The whole of the bible is a litany of the religious persecuting the prophets - from Abel to Zechariah   (3)   Time and again, God has to do something about people who believe that they are entitled, even obliged, to hurt or disregard others, in the name of their ‘god’.  Jesus tells us this will continue: ‘They will put you out of the synagogues.  Indeed, an hour is coming when those who kill you will think that by doing so they are offering worship to God.   And they will do this because they have not known the Father or me.’ (4)

Again, the whole of Paul’s ministry is a litany of him being chased from town after town, from Jerusalem to Rome, by people who believed that they loved the Lord their God with all their hearts and minds and souls and strength.   It is they Paul who, following Isaiah’s example (5), describes as those who ‘God gave .. up to degrading passions.   Their women exchanged natural intercourse for unnatural, and in the same way also the men, giving up natural intercourse with women, were consumed with passion for one another.   Men committed shameless acts with men and received in their own persons the due penalty for their error.’ (6)  The unnatural passions are murder not intimacy!   Where, pray tell, is there anything written in the Bible about God being offended by adults finding pleasure in one another?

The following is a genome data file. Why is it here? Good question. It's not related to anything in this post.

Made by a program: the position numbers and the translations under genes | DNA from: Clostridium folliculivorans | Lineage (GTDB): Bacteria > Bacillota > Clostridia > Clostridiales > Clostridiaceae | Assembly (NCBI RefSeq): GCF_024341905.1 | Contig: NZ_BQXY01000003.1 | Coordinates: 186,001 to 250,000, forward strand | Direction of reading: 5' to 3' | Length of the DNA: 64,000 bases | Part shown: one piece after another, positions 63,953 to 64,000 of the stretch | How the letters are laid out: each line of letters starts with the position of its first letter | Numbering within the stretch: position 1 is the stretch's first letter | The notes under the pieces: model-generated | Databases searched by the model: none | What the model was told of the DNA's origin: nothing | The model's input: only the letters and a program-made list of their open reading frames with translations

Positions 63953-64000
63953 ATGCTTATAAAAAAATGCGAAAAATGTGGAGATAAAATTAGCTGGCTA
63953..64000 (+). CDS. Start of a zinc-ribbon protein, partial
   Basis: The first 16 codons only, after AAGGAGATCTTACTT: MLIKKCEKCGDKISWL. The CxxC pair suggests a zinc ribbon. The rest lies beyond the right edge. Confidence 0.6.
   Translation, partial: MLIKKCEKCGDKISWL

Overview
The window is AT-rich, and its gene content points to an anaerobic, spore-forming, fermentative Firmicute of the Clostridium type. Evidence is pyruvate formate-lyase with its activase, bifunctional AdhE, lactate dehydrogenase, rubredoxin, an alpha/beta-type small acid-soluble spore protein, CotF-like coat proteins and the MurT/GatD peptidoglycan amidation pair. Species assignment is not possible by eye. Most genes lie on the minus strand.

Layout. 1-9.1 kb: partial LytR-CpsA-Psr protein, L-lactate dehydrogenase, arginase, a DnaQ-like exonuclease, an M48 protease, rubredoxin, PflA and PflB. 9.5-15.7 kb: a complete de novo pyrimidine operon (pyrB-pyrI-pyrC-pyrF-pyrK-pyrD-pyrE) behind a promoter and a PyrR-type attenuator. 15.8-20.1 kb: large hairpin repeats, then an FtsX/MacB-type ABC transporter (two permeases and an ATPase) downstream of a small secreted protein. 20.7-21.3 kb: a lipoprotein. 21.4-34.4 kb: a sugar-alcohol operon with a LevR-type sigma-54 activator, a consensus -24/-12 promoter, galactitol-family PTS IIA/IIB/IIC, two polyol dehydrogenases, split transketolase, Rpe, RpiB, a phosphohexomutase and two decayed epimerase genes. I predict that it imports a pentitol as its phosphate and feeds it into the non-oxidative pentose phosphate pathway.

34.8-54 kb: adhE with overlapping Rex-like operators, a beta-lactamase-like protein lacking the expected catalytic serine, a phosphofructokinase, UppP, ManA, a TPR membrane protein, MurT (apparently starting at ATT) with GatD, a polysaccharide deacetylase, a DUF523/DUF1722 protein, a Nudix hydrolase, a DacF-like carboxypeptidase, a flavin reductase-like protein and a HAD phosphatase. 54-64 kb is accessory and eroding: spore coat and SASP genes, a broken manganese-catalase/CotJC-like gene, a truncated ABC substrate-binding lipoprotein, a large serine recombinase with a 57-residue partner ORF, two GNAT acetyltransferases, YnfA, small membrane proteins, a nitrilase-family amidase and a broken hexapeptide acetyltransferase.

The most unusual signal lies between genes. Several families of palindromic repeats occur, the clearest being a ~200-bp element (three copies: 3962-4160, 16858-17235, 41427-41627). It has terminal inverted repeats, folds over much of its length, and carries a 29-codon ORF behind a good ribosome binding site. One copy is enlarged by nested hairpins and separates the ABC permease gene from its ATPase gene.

Some of the church’s doors may be closed rather than locked.  So the ‘holy communion’ we celebrate conveniently denies it has any relationship with those who are not there; criticises them for staying in bed or mowing their lawns.   It has become an unholy ex-communication which is, of course, all THEIR fault!  

The words of Jesus are explicit: ‘If you forgive the sins of any, they are forgiven them; if you retain the sins of any, they are retained.’   We are given authority to propagate this peace - or not.   We can’t blame God if the world is still in a mess!   The wages of our sin is the death of someone else.  (7)

The peace that the risen Jesus bestows is not to remain stationary for he immediately says: ‘As the Father has sent me, so I send you’.   The peace of God which passes all understanding .. passes understanding because it impels us to go to others in affirmation and inclusion.   If we ask for God’s peace we cannot but be affirming and inclusive of others.

Traditionally the peace of God, which passes all understanding is bestowed in the name of ‘God Almighty, Father, Son and Holy Spirit’.   More recently, to gently relieve the consistent patriarchal imagery, this has been changed to: ’God our Creator, Redeemer and Giver of life.’   But my favourite dedication is the late Fr Jim Cotter’s: ‘Earth-maker, pain-bearer, love-maker’.  (8)  The peace that Jesus bestows is active - it makes love - it comes naturally to people of good-will - to those who, whether they recognise it or not - have the risen Christ in their lives.  St Paul calls it ‘natural intercourse’ in Romans above.

1.  Revelation 3:23
2.  Judith 13:16
3.  Matthew 23:35
4.  John 16:2-3
5.  Isaiah 1:10-11
6.  Romans 1:26-27
7.  Romans 6:23